Counterintuitive Series #4: Please Be Seated

This is the fourth episode in our counterintuitive series – those basic things in our riding that are important to do, but they’re so easy to forget – and easy to think they don’t carry that much weight.

As a quick review, the first topic in our series was about the power of intention and how that sets us up for a positive experience with a clear focus. The second was the amazing impact of keeping our eyes up, and the third was how breathing could transform a ride for the better literally in one breath.

But most often with all these counterintuitive elements, our natural tendency is to do exactly the opposite! That’s the amazing part to me!

Our fourth topic today is all about becoming more connected with your horse through your seat. And just like all of the other counterintuitive topics, I LOVE this one!

Now I’m doing this episode via audio for a reason. It’s because I want you to take the time to tune into your body as you ride, connect to your seat, release tension, and feel the movement of your horse beneath you.

. .


It’s so easy as a thinking human 🙂 to stay in our minds, instead of feeling our horse beneath us moment to moment. We conjure up all sorts of things. We think things like, “I hope he doesn’t spook; there’s so much going on I’m not sure what to do; I never get those stops well; are all those people watching me? I wonder what they think?”

Our minds are busy! And even though we know we’re in the saddle, our focus is really way up high in our brains. Often, we’re not connected to our horse or our own body.

But there is an exercise you can do that is simple. It will connect you to your horse and yourself. It will help you become aware of how your horse moves you via your seat.

Here’s how we’re going to do this. Have fun with this.

Right now, I’m going to take you through three of your horse’s gaits. As I do, I want you to sense the pattern of movement for each one. For example, is the movement of your seat bones in the saddle a circular motion, a back-and-forth motion, or an up and down motion?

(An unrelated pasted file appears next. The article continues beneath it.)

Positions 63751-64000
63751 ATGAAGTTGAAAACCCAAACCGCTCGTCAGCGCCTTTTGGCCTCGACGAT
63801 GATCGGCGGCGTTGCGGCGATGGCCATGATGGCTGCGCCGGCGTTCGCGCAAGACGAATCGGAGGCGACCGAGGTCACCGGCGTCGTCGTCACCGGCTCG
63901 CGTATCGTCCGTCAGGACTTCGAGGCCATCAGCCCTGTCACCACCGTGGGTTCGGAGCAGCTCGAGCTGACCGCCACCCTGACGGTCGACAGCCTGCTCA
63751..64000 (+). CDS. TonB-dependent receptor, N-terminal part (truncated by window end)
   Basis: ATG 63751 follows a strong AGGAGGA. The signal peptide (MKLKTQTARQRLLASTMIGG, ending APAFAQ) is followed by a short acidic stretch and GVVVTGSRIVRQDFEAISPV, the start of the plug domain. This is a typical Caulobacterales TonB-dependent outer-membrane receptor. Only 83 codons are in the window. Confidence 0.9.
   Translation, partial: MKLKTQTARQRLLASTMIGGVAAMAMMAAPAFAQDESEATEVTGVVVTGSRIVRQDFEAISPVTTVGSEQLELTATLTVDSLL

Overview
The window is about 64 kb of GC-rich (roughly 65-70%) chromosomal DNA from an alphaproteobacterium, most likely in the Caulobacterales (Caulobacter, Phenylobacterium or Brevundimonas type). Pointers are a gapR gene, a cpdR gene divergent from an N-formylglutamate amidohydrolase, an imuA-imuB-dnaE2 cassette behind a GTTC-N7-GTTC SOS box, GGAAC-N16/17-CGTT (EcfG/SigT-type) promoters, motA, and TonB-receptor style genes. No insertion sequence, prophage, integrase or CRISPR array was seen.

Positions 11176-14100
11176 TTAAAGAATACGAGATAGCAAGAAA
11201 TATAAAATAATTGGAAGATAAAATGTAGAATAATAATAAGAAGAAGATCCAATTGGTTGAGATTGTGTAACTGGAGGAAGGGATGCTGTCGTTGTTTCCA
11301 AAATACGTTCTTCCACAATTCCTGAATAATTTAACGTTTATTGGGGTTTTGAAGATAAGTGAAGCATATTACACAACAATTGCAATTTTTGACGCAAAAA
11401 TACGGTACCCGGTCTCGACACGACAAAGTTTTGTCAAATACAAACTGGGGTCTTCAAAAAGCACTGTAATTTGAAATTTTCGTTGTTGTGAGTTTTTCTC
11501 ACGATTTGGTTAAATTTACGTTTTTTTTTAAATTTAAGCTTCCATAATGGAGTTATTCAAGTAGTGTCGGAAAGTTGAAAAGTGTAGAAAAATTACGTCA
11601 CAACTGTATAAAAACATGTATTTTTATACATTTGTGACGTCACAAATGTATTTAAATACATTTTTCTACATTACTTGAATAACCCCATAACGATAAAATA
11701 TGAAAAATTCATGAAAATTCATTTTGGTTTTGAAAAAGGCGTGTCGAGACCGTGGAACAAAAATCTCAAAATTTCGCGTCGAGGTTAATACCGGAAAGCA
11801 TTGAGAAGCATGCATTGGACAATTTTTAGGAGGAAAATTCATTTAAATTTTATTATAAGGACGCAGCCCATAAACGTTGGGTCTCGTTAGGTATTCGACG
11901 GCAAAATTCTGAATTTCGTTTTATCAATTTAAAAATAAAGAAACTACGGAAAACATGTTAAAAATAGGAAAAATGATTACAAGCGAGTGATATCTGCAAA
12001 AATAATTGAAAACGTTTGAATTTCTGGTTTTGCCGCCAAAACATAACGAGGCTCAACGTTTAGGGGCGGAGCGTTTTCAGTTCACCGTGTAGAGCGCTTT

Take a deep breath.

Ok. Now take another deep breath – and relax.

Pretend you’re sitting in the saddle on your horse.

Now bring your awareness to your seat – specifically your seat bones.

Now start walking your horse in your mind. Let your horse move you.

What is the motion of your seat bones in the saddle? Circular, back-and-forth, or up-and-down?

Now start trotting. Again, let your horse move you. What is the motion of your seat bones in the saddle? Circular, back, and forth or up and down? Do a nice, slow, easy trot. There you go.

Now begin loping, or cantering. Again, let your horse move you. What is the motion of your seat bones in the saddle? Circular, back, and forth or up and down? Stay relaxed at this gate. Keep your eyes up and breathe – and feel your seat.

Ok, now come back; open your eyes.

How was that?

I’ll be anxious to hear about your experience and what different motions you sensed in those three gaits. And by the way, if you want to describe it differently than the words I used, of course, please feel free to do that.

Now why is this an important exercise to do when you’re on your horse next time?

Well… there are several reasons:

  • It’s super relaxing when you give yourself time to do it without any other agenda.
  • It connects you to your horse through your seat, which is your number one direct physical connection with your horse.
  • It grounds you. In other words, it’s like a soft anchor to your horse and yourself. In these moments, you are one with your horse as you allow him to move you – instead of you asking your horse to do something.

These are just a few of the reasons.